Two weeks after college leaders raised concerns about what was perceived as a restrictive technical requirement in a new $2-billion federal-grant program, government officials issued an amendment that eliminates the requirement.
Deep in the original 53-page guidelines for the grant program, known as the Trade Adjustment Assistance Community College and Career Training Grants Program, was a line stating that recipients “must be compliant with the latest version of Scorm (Sharable Content Object Reference Model).” The Scorm standard, a set of rules software programs can follow to work together, was developed mainly by the U.S. military for training modules, and some college leaders said they are not accustomed to it. The college officials, led by the leader of a competing standard’s group, argued that Scorm works well in settings where students are going through self-paced exercises—as in military and corporate training—but that it is not designed for a professor leading groups of students, as is more common at colleges, and that it would not be worth the cost and effort to build their materials based on the standard.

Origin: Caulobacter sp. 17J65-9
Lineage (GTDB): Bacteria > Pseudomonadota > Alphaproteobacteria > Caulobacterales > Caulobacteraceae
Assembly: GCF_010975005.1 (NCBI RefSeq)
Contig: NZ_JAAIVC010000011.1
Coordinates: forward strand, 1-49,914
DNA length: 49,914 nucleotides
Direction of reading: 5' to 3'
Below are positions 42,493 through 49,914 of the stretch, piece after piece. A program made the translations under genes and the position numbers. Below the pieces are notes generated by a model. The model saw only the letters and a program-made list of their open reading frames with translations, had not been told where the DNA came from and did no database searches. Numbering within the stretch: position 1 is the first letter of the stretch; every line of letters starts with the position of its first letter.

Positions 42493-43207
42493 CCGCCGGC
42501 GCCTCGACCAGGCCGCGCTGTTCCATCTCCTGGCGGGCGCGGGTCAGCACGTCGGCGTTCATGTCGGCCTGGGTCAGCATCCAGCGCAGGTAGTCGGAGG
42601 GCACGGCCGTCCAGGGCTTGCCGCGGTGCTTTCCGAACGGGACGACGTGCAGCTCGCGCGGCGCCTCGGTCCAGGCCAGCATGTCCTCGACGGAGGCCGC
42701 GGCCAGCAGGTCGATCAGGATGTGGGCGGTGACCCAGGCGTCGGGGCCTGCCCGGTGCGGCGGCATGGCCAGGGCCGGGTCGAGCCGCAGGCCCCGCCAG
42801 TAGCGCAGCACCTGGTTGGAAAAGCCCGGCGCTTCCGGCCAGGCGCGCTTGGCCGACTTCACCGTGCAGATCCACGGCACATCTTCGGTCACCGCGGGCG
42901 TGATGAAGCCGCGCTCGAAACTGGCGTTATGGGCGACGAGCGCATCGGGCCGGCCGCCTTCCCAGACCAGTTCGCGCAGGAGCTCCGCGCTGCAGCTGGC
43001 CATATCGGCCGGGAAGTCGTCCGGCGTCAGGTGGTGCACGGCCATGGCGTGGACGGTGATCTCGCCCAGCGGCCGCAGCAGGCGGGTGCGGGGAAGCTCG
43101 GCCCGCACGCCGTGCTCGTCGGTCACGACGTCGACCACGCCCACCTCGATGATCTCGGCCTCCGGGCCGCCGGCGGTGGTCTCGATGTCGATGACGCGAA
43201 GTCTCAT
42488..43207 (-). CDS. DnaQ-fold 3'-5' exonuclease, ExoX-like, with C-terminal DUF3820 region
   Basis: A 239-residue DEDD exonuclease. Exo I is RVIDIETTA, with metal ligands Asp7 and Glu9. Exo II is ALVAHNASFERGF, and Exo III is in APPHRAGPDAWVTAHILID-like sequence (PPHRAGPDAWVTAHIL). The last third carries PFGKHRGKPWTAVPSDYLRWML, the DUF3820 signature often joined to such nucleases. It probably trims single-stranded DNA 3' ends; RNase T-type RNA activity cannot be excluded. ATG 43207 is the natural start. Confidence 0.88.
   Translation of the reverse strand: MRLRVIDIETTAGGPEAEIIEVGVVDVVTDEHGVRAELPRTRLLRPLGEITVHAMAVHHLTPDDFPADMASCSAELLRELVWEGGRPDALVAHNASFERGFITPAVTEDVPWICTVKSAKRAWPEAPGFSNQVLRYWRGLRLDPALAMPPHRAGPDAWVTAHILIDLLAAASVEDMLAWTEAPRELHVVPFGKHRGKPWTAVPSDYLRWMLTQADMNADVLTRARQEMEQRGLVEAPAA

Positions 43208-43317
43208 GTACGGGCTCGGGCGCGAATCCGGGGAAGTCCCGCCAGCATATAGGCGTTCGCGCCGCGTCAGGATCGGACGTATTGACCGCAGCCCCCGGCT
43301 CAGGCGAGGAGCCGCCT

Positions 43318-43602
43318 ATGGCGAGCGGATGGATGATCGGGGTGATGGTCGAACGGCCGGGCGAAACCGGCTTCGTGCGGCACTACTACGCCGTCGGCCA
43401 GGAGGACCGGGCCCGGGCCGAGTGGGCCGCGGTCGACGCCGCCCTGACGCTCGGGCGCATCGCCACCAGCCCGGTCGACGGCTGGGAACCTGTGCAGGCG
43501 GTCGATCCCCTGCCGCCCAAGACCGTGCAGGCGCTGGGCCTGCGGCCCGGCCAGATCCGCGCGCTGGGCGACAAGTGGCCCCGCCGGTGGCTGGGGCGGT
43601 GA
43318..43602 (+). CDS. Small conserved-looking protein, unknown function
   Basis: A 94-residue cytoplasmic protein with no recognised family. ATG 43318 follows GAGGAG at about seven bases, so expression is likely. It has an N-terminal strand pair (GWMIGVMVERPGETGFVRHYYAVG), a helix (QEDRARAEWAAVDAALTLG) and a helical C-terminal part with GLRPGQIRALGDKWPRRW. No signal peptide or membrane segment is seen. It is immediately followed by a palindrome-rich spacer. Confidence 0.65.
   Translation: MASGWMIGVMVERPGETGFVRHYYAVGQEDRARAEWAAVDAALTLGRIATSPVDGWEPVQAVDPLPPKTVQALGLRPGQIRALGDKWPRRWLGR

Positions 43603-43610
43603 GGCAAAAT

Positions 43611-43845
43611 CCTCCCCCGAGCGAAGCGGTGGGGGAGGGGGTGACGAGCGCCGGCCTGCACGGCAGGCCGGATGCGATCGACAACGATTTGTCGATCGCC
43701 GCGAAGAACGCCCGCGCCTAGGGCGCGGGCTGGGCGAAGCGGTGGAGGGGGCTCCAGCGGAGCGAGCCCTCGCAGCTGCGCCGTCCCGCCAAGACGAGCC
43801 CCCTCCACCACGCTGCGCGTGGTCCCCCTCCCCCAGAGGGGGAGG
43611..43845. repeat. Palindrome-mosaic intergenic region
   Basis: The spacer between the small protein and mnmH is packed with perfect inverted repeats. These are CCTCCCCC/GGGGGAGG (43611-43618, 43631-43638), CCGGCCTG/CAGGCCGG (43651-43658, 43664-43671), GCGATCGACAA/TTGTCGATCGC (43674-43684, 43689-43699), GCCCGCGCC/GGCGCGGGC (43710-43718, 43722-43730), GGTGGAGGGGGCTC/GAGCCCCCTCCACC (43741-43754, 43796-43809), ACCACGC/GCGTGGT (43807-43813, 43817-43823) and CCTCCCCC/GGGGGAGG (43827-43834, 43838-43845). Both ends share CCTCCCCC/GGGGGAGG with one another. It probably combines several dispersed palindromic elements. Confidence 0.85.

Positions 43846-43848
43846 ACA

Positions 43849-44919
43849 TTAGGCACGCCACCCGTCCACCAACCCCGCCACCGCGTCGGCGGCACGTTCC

The amendment rewrites the old language of the regulations to leave it up to college which standards to follow, as long as the online courses follow some “industry-leading e-learning open standards.”
Mike Trupo, a spokesman for the Department of Labor, one of the agencies administering the program, characterized the change as a clarification rather than a substantive change, suggesting that the original language may have been misinterpreted as a requirement when it was meant as a guideline. “We put this amendment out to clarify our intent and eliminate any confusion,” he said.